I'll take a shot at it. I wouldn't worry about the roller furler
one. It isn't structural, it doesn't appear to be cored and it doesn't look delaminated. It should be easy to fix, but you should fix the underlying problem that caused it.
The gelcoat blisters
are because there were air voids in the original layup
between when the gelcoat was applied to the mold
and the first layer of glass/resin. Most boats have a couple of these spots, even if they haven't broken open yet after many years. They are not structural at all and nothing to worry about other than the cosmetics. You can just fill with fairing putty, sand and paint
over with gelcoat for a quick fix. In your case, it looks like a particularly careless job and the voids in the non-skid will be difficult to repair to a good cosmetic level. Given how many it has, you can probably count on seeing these voids popping up regularly as this boat ages.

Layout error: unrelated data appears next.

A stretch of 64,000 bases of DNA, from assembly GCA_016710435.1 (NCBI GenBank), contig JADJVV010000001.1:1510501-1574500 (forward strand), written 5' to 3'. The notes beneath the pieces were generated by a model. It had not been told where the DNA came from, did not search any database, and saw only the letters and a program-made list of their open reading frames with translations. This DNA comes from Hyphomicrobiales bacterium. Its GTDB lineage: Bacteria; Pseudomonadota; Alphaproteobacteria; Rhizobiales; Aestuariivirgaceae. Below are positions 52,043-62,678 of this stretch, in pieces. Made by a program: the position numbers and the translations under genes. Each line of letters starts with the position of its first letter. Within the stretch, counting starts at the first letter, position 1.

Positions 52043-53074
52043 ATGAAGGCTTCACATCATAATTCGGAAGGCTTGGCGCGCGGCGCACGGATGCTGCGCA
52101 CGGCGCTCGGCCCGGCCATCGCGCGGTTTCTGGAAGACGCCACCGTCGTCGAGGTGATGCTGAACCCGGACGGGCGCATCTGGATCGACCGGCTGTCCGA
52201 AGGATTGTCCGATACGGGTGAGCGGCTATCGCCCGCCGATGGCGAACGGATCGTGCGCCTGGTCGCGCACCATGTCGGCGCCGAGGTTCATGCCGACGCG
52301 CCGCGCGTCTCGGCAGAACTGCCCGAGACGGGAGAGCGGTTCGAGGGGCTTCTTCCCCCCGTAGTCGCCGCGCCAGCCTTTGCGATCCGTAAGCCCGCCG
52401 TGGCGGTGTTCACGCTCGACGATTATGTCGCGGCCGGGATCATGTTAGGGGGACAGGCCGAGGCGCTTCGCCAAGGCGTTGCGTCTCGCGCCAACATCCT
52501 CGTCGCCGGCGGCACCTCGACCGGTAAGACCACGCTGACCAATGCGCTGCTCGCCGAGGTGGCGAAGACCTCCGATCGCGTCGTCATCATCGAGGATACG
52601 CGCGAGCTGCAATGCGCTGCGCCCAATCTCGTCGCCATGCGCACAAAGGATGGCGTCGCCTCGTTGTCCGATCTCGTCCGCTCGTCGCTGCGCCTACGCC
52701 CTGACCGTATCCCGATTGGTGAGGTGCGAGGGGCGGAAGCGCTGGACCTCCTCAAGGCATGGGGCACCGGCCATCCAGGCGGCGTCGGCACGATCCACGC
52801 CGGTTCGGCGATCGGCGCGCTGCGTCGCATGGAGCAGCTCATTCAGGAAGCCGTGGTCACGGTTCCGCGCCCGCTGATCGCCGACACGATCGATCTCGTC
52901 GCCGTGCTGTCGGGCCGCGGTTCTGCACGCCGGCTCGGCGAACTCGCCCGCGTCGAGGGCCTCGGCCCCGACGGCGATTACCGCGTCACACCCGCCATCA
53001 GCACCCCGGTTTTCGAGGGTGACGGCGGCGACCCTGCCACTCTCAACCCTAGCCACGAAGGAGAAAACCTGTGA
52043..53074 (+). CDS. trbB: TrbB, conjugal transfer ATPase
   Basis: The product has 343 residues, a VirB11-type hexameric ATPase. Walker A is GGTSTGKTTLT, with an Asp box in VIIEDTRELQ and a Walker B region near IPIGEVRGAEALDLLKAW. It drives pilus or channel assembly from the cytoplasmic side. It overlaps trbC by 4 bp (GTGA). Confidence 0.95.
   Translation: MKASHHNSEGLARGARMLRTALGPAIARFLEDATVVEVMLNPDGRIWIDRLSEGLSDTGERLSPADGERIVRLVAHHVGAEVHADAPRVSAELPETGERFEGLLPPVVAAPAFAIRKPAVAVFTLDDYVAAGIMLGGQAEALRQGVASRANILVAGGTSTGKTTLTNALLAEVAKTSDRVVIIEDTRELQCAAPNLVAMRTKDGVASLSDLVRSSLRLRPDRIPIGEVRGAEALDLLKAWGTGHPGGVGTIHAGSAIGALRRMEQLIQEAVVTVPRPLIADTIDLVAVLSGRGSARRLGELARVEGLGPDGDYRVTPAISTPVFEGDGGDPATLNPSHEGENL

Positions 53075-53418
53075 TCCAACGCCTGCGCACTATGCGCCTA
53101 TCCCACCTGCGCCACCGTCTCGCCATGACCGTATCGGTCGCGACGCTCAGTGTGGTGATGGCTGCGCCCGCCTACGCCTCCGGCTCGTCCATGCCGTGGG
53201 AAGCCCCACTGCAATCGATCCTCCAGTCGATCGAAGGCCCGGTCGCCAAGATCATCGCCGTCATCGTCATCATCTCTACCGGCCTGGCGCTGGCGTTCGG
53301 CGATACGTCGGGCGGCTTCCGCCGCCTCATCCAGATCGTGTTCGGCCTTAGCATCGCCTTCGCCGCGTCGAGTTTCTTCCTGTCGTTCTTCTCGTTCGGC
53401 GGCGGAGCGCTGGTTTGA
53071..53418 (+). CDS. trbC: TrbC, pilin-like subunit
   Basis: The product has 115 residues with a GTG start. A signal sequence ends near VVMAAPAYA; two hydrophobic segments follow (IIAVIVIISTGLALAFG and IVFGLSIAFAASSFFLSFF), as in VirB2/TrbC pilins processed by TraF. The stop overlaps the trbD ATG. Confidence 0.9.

The last picture looks more serious. It appears to be the edge of the sugar scoop that rubbed against a dock
. It is pretty torn up to see well, but it looks like a foam cored construction. Repairing this will require cutting away the bad area back to good foam and glass and rebuilding it. Luckily, it isn't a structural component and it doesn't look like the damage extends past the lip, so if there isn't further water
intrusion or delamination
the repair should be straight forward. This one will take a good glass guy to blend the repair well into the rest of the hull
I can't comment on cost because that varies so greatly.